* Weak storylines and contributors (not enough time to research them properly/find other stories, people, etc) provide a lackluster 2-week shoot. P/D already stressed to the hilt that his exec (and also me) will find the finished film a failure and never give the P/D another job in his life again. P/D has children to feed and bills to pay, so bites the bullet and uses his carefully honed people-skills to "produce" some outrageous actuality with dumb, working class-desperate-to-be-on-TV contributors.

* Edits go massively over budget as I insist on wholesale changes and reshoots to get it even remotely what my demographic are going to want to watch. The P/D is facing the brunt of my wrath as all the lies and exaggerations at the start of the project come back to haunt him, whilst the Series Producer calmly moves on to their next project.

* The press people take one look at the finished product in a weekly meeting lasting 15 minutes and decide to throw their minuscule promo budget behind a series with Ian Hisplop in it instead. Thus relegating the programmes to the dustbin of the EPG where it rots, week in week out, attracting fewer viewers and reminding me constantly like a dog turd on my frontstep that I never want to hire the P/D ever again.

* 6 weeks later I am being pitched again by the same production company and all is forgiven when they sit in my office and promise to deliver "Amy Winehouse being filmed going through rehab in a raw and uncompromising film about addiction"......Hmmm, I sit back and smile, this could just be the type of thing to solidify my reputation as a creative visionary amongst my rivals......."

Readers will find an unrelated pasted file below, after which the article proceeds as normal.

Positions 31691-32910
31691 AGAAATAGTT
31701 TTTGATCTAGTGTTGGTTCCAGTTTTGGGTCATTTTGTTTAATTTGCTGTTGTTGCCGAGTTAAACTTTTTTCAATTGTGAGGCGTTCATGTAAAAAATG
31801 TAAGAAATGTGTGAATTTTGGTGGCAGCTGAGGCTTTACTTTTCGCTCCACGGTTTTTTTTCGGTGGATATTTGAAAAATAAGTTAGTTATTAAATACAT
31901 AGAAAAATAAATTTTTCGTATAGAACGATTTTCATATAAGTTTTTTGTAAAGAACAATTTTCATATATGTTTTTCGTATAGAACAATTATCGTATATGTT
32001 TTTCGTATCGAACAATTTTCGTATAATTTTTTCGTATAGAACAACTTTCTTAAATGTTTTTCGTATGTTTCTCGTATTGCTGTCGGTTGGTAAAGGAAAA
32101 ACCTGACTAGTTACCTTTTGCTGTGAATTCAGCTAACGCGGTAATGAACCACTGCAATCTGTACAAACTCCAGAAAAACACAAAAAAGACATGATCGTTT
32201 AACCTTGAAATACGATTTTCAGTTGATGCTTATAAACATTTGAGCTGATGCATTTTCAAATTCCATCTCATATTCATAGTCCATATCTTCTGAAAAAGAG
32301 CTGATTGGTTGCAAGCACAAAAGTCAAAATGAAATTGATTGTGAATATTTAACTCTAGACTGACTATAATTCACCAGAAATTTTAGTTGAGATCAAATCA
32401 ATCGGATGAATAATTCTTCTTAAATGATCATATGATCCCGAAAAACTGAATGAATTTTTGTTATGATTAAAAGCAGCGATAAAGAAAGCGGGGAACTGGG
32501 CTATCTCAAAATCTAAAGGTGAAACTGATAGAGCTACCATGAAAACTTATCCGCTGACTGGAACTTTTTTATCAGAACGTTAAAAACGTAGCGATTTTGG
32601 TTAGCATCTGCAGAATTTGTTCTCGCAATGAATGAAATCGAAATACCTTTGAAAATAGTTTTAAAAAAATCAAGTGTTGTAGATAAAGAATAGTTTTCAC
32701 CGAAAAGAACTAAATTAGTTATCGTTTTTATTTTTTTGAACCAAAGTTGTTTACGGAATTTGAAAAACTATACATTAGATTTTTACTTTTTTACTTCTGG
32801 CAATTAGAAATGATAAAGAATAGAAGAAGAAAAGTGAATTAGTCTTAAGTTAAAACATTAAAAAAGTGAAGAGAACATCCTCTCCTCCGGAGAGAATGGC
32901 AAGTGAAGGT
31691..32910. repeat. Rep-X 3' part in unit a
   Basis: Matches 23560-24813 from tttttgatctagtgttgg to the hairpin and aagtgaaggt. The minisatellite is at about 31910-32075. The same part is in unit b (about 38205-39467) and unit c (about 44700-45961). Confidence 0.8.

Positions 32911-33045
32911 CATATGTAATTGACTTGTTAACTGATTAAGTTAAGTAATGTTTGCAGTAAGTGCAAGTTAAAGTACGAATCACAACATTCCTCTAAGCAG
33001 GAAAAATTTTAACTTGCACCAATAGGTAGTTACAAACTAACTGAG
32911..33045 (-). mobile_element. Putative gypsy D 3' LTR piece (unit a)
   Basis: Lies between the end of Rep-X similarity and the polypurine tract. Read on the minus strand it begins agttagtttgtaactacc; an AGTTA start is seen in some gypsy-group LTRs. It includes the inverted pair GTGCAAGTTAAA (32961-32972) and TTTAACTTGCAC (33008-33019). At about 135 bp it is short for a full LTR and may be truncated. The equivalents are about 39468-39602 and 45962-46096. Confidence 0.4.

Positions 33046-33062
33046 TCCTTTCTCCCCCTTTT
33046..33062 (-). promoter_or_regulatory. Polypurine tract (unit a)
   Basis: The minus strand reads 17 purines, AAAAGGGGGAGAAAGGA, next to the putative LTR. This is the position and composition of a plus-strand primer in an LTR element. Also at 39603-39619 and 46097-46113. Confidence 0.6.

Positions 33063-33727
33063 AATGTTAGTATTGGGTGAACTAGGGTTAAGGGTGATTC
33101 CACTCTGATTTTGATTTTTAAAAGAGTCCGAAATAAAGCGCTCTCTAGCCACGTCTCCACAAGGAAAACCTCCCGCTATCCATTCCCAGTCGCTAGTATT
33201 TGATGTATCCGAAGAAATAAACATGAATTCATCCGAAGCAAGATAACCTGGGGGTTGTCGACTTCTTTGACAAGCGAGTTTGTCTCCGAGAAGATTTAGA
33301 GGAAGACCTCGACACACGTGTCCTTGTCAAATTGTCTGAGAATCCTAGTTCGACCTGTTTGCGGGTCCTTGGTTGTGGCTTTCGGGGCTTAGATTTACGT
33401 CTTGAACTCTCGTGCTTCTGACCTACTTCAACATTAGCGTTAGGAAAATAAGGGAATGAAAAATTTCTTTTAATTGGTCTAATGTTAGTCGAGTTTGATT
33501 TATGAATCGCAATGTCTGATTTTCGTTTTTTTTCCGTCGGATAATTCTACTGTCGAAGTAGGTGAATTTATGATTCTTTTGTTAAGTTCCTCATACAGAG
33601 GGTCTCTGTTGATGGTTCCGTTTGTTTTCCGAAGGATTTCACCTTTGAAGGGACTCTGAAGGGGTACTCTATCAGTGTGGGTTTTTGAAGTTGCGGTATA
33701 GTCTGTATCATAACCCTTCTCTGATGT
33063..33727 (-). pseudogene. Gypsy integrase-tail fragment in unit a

Think that is about as honest as I would like to get with the Oxford kids.

NB. Simply MUST remember to bring Anthony with me so he can jot down the names and contact numbers of any impressive undergraduates who are desperate to work for cheap.


Steve said...

Me old mate Gilesy Coren knew you at Oxford.

Says you were a cunt, even back then.

Anonymous said...

"We want to put the fun back into Five and I can't think of a better person than Donna to make noisy stand-out entertaining programming."

Anonymous said...

"DIGITAL BRITAIN: Gordon Brown is to rush a bill through parliament allowing top slicing of the BBC licence fee to become law before the general election, widely expected next May."

The BBC response will be that they will have to cut proramme budgets. How's that going to affect things across the board? Will Channel Controllers have to report efficiency savings to Marky Thommo, more than the celeb fee 20% cut-backs already performed.

Anonymous said...


BBC reveals controller salaries

The BBC’s four main TV channel controllers took home at least £880,000 combined last year, but none of them troubled the corporation’s list of the top 15 earners.

BBC1 controller Jay Hunt has a basic salary of between £250,000 and £280,000, which was a bracket up from BBC2’s Janice Hadlow and BBC3’s Danny Cohen who both earn £220,000 to £250,000.

BBC4 controller Richard Klein is trailing behind with a basic salary of £190,00 to £220,000.